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Meningococcal Vaccine


Margot L. Savoy

, MD, MPH, Lewis Katz School of Medicine at Temple University

Last full review/revision Oct 2020| Content last modified Oct 2020
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The meningococcal serogroups that most often cause meningococcal disease in the US are serogroups B, C, and Y. Serogroups A and W cause disease outside the US. Current vaccines are directed against some but not all of these serogroups.

For serogroups ACWY (quadrivalent):

  • Meningococcal conjugate vaccines (MCV4): MenACWY-D (Menactra®) or MenACWY-CRM (Menveo®)

  • Meningococcal polysaccharide vaccine (MPSV4 [Menomune®])

For serogroups CY (bivalent):

  • Hib-MenCY-TT (MenHibrix®), in which tetanus toxoid and Haemophilus influenzae type b capsular polysaccharide are conjugated with meningococcal serogroup C and Y polysaccharides

For serogroup B (monovalent):

  • MenB-4C (Bexsero®) and MenB-FHbp (Trumenba®)

For more information, see the Advisory Committee for Immunization Practices' (ACIP) Meningococcal ACIP Vaccine Recommendations and Centers for Disease Control and Prevention (CDC): Meningococcal Vaccination.

Indications for Meningococcal Vaccine

The quadrivalent conjugate meningococcal vaccine is a routine childhood vaccination given to adolescents, preferably at age 11 or 12 years, with a booster dose at age 16 years (see Table: Recommended Immunization Schedule for Ages 7–18 Years). It is also recommended for younger children who are at high risk of infection (see Table: Recommended Immunization Schedule for Ages 0–6 Years). For more information, see also the ACIP's Infant Meningococcal Vaccination: ACIP Recommendations and Rationale.

MenACWY conjugate vaccines are recommended for adults who have conditions that increase risk of meningococcal infection, such as

  • Anatomic or functional asplenia (including sickle cell disease)

  • Complement inhibitor use (eg, eculizumab, ravulizumab)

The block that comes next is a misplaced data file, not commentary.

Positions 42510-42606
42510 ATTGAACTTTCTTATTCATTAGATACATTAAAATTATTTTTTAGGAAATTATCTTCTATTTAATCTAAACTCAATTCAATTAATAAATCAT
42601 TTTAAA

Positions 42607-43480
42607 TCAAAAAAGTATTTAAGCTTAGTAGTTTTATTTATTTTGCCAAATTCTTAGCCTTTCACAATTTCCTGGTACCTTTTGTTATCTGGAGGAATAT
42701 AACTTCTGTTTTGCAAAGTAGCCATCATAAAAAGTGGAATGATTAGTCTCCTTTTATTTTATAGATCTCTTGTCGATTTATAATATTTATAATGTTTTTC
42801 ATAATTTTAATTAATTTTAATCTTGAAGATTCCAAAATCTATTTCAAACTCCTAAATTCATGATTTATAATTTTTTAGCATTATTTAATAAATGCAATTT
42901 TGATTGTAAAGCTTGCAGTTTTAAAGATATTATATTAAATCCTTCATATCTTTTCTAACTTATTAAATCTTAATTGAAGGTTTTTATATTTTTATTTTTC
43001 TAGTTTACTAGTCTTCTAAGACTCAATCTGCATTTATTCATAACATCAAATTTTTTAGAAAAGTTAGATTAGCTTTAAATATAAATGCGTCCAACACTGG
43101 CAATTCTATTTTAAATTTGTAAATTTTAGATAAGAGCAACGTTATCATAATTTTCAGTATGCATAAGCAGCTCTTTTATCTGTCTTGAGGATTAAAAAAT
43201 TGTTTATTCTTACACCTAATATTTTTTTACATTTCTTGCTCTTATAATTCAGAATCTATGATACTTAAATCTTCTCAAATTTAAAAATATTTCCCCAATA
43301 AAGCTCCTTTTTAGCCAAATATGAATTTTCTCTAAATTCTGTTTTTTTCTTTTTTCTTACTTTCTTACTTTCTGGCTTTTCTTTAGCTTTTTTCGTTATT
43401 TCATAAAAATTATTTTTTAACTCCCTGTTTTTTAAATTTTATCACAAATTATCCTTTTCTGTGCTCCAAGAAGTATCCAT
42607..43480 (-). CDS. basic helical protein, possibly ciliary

• Research in a microbiology laboratory involving routine exposure to isolates of Neisseria meningitidis

  • Military recruitment

  • Travel to or residence in endemic areas

  • First year of residence in a college dormitory if students are ≤ 21 years and have not already received a dose on or after their 16th birthday

  • Exposure to an outbreak attributable to a vaccine serogroup

If 1st-year college students aged ≤ 21 years received only 1 dose of vaccine before their 16th birthday, they should be given a booster dose before enrollment.

MenACWY is recommended for all adolescents (aged 11 to 18 years), including those with HIV infection.

MenACWY is preferred for people aged 11 to 55 years and for those > 55 years who were vaccinated previously with MenACWY and require revaccination or who may require multiple doses of vaccine.

Revaccination with MenACWY every 5 years is recommended for adults who were previously vaccinated with MenACWY or MPSV4 and who remain at increased risk of infection (eg, adults with anatomic or functional asplenia, HIV infection, or persistent complement component deficiencies; those who take eculizumab or ravulizumab; microbiologists routinely exposed to N. meningitidis).

MPSV4 is preferred for at-risk people > 55 years who have not received MenACWY previously and who require only a single dose (eg, travelers).